Following Richard Wallis’ advice (see reference) 4Store was considered a good tool, useful for our needs. There are a number of reasons why we like this application: firstly, as Richard says, it is a open source project and it “comes from an environment where it was the base platform for a successful commercial business, so it should workâ€�. In addition, as their website suggest, 4store’s main strengths are its performance, scalability and stability.

It may not provide many features beyond RDF storage and SPARQL queries, but if your are looking for a scalable, secure, fast and efficient RDF store, then 4store should be on your shortlist. We did investigate other products (such as Virtuoso) but none were as simple and efficient as 4Store.

Hardware platform

At EDINA, we tend to manage our services in hosted systems (similar to the concept that many web-hosting companies use.)

After considering the application framework for a SPARQL service, and various options of how triplestores could be used within EDINA, we decided to create an independent host for the 4Store application. This would allow us to both keep the application independent of other services and allow us to evaluate the performance of the triplestore.

It was configured with the following features:

  • 64bit CPU
  • 4 GB of RAM (with the possibility to increase this amount if needed)
  • Linux (64-bit RedHat Enterprise Level 6)

Application installation

At EDINA, we try to install services as a local (non-root) user. This allows us the option of multiple independent services within one host, and reduces the chance that an “exploit� (or cyber break-in) gains significant access to the hosts operating system.

Although some libraries were installed at system level, almost everything was installed at user-level. Overall, the 4Store installation was quick and easy to configure: installing the software as normal user required the installation paths to be specified (ie --prefix=~~~), however there were no significant challenges. We did fall foul when installing the raptor and rasqal libraries (the first provides a set of parsers that generate triples, while the second is useful to handle query language syntaxes [such as SPARQL]): there are fundamental differences between v1 & v2 – and we required v2.

Configuration and load data

Once finished the installation, 4Store is ready to store data.

  1. The first operation consists to set up a dataset, which (for this example) we will call “ori�:
    $ 4s-backend-setup ori
  2. then we start the database with the following command:
    $ 4s-backend ori
  3. Next we need to load the triples from the file data set. This step could take a while, depending on the system and on the amount of data.
    $ 4s-import -v ori -m http://localhost:8001/data/ori /path/to/datafile/file.ttl

    • This command line includes some options useful for the storing process. 4store’s import command produces no output by default unless something goes wrong (ref: 4Store website).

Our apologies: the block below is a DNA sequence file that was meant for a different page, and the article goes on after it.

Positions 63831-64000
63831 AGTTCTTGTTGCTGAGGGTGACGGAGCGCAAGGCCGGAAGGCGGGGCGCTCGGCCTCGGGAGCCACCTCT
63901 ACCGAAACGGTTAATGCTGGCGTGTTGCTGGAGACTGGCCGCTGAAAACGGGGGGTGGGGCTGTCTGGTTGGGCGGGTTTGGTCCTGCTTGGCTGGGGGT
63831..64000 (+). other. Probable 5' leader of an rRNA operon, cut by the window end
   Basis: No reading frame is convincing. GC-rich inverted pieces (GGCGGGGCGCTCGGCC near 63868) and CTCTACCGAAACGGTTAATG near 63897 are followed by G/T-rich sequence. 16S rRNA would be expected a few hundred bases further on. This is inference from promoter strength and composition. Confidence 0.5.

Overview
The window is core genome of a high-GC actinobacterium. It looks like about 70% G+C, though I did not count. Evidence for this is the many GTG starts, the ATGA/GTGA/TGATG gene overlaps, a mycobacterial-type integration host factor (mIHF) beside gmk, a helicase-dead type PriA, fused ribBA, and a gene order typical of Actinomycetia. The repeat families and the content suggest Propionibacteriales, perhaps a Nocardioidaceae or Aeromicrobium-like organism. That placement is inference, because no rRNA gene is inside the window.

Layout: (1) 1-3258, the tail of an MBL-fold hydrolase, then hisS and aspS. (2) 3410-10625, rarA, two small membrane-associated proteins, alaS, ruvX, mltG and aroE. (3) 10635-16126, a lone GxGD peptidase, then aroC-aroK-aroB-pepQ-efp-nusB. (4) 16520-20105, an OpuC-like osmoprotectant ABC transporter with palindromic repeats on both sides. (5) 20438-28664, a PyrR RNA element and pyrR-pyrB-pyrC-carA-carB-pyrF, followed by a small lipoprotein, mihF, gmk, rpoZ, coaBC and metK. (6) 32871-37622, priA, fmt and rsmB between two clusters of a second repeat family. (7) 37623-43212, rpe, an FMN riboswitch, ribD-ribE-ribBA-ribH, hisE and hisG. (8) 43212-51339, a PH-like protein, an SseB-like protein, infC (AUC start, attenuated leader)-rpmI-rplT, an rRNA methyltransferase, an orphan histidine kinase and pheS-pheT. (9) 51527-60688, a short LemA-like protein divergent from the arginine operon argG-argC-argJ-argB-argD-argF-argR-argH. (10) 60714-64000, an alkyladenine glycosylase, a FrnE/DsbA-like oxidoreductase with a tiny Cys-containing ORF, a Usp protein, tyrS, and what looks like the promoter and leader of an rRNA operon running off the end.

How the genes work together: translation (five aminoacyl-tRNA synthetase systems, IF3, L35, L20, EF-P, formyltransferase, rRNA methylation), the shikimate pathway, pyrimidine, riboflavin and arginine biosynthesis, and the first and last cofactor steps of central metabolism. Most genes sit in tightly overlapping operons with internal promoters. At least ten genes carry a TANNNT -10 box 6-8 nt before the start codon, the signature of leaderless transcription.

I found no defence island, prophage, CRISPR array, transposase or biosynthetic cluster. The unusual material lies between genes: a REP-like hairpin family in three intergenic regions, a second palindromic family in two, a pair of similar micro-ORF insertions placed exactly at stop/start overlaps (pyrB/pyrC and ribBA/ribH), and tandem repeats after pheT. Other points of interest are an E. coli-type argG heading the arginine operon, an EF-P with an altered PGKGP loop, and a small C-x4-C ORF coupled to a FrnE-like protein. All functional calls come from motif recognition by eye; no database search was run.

• Since we would like more verbose feedback on how the import is progressing, or just some reassurance that it’s doing something at all, we add the option “-vâ€�.
    • The option “-mâ€� (or “–modelâ€�) defines the the model URI: It is, effectively, a namespace. Every time we import data, 4Store defines a model useful to map a SPARQL graph for the imported data. By default the name of your imported model (SPARQL graph) in 4store will be a file (URI derived from the import filename) but we can use the –model flag to override this with any other URI.

The model definition is important when looking to do data-replacement:
$ 4s-import -v ori -m http://localhost:8001/data/ori /path/to/datafile/file2.ttl

By specifying the same model, we replace all the data present in the “ori� dataset with the information contained in the new file.

Having imported the data, the server is ready to be queried, however this is only via local (command-line) clients. To be useful, we need to start an HTTP server to access the data store.

4Store includes a simple SPARQL HTTP protocol server, which can answer SPARQL queries using the standard SPARQL HTTP query protocol among other features.
$ 4s-httpd -p 1234 ori
will start a server on port 1234 which responds to queries for the 4Store database named “ori�.

If you have several 4store databases they will need to run on separate ports.

HTTP Interface for the SPARQL server

Once the server is running we can see an overview page from a web browser at
There is a simple HTML query interface at a machine2machine (m2m) SPARQL endpoint at

These last two links provide the means to execute some queries to retrieve information present in the database. Note that neither interface allow INSERT, DELETE, or LOAD functions, or any other function which could modify the data into the database.

You can send SPARQL 1.1 Update requests to, and you can add or remove RDF graphs using a RESTful interface at the URI

GUI Interface

The default test interface, whilst usable, is not particularly welcoming.